Seattle tests a super siren during the Cold War on February 27, 1952.

  • By David Wilma
  • Posted 2/12/2002
  • Essay 3688

On February 27, 1952, the Seattle Civil Defense Corps tests a 135 horsepower super siren as part of preparedness for nuclear attack during the Cold War. The three-ton siren is erected on the Seattle Police garage at 5th Avenue and Cherry Street and measuring equipment is set up to determine if the signal for an attack can "penetrate office buildings above the clatter of office noise."

After 1948, the U.S. and the Soviet Union prepared for the possibility of war, which would involve the exchange of nuclear weapons. The competition between the superpowers and their allies became the Cold War.

Civil Defense organizations first created in World War II were revitalized. Planning in Seattle included the creation of 867 fallout shelters, which were stocked with food. The day before the super siren was tested, $500,000 worth of medical supplies arrived in Seattle to be staged in schools around the state. In the event of an attack, schools would be used as hospitals.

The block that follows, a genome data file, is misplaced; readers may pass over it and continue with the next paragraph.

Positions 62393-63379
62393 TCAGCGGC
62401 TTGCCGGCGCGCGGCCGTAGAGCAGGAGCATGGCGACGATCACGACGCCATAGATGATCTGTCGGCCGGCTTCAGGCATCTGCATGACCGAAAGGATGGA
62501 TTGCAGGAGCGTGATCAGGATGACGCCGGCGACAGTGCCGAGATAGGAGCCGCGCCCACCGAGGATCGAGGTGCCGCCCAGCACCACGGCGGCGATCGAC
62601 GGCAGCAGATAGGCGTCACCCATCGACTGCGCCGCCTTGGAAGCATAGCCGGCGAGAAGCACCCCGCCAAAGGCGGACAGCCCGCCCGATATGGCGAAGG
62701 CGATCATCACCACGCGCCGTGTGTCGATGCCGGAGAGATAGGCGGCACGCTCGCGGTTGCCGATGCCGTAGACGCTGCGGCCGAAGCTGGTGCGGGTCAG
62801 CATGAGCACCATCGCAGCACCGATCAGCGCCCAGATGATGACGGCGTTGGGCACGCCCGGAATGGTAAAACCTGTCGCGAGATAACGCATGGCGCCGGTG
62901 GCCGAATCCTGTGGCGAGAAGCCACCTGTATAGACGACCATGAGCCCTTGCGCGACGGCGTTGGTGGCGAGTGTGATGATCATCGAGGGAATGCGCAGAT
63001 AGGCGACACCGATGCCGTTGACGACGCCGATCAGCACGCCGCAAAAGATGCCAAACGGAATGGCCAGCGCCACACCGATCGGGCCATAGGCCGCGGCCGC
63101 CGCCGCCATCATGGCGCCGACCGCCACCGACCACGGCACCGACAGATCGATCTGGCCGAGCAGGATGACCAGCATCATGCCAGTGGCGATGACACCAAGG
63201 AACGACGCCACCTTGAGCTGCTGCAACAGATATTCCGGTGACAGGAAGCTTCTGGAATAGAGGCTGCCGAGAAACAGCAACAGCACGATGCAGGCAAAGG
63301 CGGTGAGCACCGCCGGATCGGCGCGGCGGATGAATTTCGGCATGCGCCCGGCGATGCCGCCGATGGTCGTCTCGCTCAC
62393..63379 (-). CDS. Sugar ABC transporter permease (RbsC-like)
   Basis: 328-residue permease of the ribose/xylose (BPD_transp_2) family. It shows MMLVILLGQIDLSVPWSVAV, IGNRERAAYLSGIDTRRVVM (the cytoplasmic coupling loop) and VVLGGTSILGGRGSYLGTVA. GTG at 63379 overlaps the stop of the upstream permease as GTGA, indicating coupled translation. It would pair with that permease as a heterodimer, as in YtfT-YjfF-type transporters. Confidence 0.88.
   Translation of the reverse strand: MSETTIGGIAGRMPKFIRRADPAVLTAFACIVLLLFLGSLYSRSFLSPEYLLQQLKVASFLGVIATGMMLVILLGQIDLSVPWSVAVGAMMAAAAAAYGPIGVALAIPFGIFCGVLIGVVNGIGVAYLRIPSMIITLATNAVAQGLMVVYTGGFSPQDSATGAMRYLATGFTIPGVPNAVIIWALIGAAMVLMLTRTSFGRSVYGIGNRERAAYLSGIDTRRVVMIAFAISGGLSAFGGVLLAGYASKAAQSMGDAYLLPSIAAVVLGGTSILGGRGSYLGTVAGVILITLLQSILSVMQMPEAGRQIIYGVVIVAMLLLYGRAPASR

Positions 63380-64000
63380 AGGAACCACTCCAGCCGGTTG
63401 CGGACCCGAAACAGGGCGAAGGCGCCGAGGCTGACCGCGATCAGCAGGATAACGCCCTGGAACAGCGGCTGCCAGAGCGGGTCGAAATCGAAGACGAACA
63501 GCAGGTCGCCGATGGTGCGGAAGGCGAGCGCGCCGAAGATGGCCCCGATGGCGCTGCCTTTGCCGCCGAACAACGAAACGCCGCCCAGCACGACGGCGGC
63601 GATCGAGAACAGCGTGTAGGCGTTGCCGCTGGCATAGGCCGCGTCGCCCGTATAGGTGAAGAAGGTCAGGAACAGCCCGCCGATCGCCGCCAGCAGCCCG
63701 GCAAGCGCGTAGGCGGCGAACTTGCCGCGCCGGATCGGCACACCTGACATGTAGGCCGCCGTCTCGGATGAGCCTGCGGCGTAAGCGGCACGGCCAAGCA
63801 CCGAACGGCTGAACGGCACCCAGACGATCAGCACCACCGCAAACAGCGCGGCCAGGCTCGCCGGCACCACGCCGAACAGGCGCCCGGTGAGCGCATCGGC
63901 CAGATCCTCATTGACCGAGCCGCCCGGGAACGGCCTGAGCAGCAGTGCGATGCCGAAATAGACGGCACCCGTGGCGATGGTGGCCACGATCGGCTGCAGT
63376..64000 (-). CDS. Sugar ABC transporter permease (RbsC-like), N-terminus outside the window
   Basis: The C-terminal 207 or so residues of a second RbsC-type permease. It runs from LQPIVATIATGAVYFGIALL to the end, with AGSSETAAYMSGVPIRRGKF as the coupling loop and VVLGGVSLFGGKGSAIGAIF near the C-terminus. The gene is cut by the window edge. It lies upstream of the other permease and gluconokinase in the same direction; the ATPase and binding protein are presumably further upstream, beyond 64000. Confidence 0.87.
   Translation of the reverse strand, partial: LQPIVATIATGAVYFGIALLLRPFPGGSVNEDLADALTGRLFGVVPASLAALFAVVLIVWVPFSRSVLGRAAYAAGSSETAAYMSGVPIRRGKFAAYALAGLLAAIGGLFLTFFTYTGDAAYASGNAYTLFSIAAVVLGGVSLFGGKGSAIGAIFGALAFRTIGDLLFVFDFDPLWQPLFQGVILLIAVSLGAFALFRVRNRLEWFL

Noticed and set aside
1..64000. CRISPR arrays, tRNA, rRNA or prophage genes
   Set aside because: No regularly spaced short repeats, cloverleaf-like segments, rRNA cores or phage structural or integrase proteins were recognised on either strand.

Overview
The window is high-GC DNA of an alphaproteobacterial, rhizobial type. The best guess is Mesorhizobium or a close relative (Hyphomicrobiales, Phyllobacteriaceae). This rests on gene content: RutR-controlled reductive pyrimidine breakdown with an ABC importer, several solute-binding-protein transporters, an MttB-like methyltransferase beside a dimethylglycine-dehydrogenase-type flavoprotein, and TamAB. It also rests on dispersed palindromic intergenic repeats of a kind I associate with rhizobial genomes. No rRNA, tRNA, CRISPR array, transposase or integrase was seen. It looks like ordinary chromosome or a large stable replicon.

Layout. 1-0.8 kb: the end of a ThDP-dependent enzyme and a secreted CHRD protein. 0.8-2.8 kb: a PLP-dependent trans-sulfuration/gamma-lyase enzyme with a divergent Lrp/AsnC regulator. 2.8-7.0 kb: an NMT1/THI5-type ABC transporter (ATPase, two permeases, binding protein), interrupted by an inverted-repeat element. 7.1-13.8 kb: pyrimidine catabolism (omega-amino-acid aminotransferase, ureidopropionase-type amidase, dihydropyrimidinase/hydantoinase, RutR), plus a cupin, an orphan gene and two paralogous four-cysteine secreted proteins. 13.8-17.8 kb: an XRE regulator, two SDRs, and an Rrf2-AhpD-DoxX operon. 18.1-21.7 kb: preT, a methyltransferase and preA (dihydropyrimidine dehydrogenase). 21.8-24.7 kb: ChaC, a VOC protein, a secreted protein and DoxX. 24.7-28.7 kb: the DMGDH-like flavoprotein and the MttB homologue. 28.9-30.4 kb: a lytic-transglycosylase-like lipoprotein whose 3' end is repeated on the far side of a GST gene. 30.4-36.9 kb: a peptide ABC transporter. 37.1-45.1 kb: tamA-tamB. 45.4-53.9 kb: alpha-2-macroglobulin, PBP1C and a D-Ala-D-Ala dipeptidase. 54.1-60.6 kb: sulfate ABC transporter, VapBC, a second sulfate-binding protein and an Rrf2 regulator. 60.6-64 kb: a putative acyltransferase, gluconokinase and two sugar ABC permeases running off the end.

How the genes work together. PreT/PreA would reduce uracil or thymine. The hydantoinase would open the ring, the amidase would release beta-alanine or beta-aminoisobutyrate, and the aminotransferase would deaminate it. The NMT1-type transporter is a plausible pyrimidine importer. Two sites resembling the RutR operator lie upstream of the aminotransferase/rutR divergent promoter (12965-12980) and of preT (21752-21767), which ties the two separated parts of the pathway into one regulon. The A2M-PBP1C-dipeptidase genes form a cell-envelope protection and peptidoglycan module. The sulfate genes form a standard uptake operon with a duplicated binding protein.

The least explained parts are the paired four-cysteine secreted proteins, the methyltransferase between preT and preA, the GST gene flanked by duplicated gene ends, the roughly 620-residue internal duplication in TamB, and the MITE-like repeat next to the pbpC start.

The Seattle area was defended from 1954 to 1974 by U.S. Army Nike missile batteries on Cougar Mountain near Issaquah, on Vashon Island, and at Kenmore, Kent, Kingston, Lake Youngs, Renton, Ollala, Poulsbo, Redmond, and Winslow. Nuclear-tipped Nike Hercules missiles were designed to bring down formations of enemy bombers. The missiles were removed as part of the Strategic Arms Limitations Treaty which reduced nuclear weapons and defenses, and because the nuclear threat shifted from aircraft to ballistic missiles.

Results on the test of the super siren were mixed. It upset most of the pigeons downtown, but could not be distinctly heard in some buildings.


Scott Sparling, "Civil Defense Will Rise Again," The Weekly, December 5, 1979, pp. 23-27; "Super Siren Will Get Final Test Tomorrow," The Seattle Times, February 26, 1952, p. 5; "Reports Vary On Downtown Test Of Siren," Ibid., February 27, 1952, p. 11.

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